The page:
Microsoft’s president Brad Smith has seemingly joined the number of voices criticizing Apple for taking a 30% cut of app revenue.
The Microsoft executive said that the policy is far more anti-competitive than the complaints that led to the Microsoft antitrust case of the early 2000s. The antitrust case against Microsoft helped reshape the tech landscape 20 years ago.
In a recent Politico Live interview, Smith said “the time has come” for investigating these “prices and the tolls that are being extracted” from devs.
Smith did not mention Apple by name. However, his comments come at a time when Apple is under increased scrutiny for its App Store behavior. Last week, the European Union opened an official investigation into the App Store.
Meanwhile, in the U.S., the developers of newly launched email service Hey accused Apple of behaving like “gangsters” by threatening to remove their app if they don’t start selling subscriptions through the App Store. Hey sold subscriptions to its $99 a year service through its website, with the iOS app simply offering a sign-in page for existing subscribers.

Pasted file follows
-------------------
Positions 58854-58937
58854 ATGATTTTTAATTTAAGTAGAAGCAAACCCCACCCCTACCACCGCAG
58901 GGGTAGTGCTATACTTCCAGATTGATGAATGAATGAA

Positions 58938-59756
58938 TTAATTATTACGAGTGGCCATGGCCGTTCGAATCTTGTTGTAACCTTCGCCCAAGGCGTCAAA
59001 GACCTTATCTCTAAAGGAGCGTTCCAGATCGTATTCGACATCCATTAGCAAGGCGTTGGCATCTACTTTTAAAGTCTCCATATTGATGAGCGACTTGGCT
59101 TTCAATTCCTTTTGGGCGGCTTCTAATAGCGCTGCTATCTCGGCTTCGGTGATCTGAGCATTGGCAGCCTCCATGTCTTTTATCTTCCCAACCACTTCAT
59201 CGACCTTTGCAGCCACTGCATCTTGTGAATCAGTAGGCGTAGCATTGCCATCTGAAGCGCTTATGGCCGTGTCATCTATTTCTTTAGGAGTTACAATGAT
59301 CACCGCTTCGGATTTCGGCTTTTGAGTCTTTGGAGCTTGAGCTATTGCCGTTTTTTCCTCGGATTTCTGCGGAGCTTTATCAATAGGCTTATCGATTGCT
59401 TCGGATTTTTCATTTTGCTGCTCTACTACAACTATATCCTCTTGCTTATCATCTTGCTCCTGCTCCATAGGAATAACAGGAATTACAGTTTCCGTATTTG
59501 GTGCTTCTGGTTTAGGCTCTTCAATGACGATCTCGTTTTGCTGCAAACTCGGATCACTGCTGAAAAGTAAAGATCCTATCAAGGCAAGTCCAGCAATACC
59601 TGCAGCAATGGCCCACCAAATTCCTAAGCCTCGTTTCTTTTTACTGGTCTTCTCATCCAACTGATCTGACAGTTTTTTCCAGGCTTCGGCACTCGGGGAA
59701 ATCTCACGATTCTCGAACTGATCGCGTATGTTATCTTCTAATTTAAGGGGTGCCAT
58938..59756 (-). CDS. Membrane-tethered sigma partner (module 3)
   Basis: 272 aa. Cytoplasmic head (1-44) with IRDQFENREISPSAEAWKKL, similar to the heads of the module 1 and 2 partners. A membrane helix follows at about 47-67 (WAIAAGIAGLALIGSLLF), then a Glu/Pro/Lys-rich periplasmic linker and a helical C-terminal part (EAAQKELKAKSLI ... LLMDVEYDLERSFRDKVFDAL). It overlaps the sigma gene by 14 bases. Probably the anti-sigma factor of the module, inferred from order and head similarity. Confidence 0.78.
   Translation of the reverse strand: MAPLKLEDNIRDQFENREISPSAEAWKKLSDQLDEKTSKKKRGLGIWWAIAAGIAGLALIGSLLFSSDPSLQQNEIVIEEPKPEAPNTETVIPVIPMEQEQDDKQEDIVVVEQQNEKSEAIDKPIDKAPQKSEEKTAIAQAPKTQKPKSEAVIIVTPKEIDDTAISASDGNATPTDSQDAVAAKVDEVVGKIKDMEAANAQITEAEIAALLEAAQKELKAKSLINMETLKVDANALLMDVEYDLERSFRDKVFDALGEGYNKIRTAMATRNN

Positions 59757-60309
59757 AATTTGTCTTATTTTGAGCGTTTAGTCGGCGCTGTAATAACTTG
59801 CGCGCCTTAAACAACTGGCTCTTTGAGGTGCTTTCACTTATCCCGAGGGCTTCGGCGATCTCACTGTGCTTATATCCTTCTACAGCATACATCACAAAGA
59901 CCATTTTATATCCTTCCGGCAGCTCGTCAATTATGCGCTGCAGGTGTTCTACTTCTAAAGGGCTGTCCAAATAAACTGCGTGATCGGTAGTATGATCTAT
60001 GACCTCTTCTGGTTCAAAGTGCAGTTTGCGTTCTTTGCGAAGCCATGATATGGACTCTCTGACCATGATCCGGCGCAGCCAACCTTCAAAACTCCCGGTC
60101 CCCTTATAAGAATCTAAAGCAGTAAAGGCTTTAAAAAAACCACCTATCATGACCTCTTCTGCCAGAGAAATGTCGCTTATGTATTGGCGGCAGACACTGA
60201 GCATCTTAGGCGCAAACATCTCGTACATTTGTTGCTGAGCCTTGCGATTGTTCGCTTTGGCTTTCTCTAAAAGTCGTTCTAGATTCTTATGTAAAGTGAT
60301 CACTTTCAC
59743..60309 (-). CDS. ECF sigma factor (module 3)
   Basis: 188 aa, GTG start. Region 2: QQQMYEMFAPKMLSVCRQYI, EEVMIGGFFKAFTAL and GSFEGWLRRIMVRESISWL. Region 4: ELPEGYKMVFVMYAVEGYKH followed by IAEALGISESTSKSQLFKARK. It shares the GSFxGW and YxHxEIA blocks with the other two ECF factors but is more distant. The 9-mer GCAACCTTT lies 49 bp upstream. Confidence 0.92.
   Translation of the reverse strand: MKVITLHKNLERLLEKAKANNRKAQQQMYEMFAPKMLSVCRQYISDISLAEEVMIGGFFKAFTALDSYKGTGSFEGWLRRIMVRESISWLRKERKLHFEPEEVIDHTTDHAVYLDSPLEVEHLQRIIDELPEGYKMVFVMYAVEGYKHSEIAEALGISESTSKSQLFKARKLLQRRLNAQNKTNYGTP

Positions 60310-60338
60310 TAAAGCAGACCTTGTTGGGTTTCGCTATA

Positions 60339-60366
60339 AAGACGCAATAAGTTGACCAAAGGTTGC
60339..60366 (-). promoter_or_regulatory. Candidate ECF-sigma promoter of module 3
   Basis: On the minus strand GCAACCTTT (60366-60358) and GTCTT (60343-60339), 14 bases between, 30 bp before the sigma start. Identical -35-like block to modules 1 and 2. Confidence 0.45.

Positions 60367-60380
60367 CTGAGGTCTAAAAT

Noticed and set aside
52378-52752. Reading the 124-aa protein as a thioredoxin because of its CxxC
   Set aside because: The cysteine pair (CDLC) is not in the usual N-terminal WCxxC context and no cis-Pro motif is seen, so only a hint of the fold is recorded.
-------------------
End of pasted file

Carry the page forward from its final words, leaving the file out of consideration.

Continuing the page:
Microsoft and beyond: App Store criticisms
The Guardian, which reported on the story Sunday, cited another interview with a developer making a similar complaint to Hey. The article claims that that “changes [Apple] forced on them have hurt their reputation, hurt their revenue, and made it much easier for pirates to rip off their product.”
In a recent interview with TechCrunch, Apple SVP Phil Schiller said that, “there’s not any changes to the rules that we are considering.”
Monday marks Apple’s WWDC keynote. It will be interesting to see whether Apple acknowledges the recent complaints during its virtual-only event. Even if that just means making an impassioned argument on behalf of the distribution service it provides to developers around the world. Alternatively, it might simply ignore it altogether.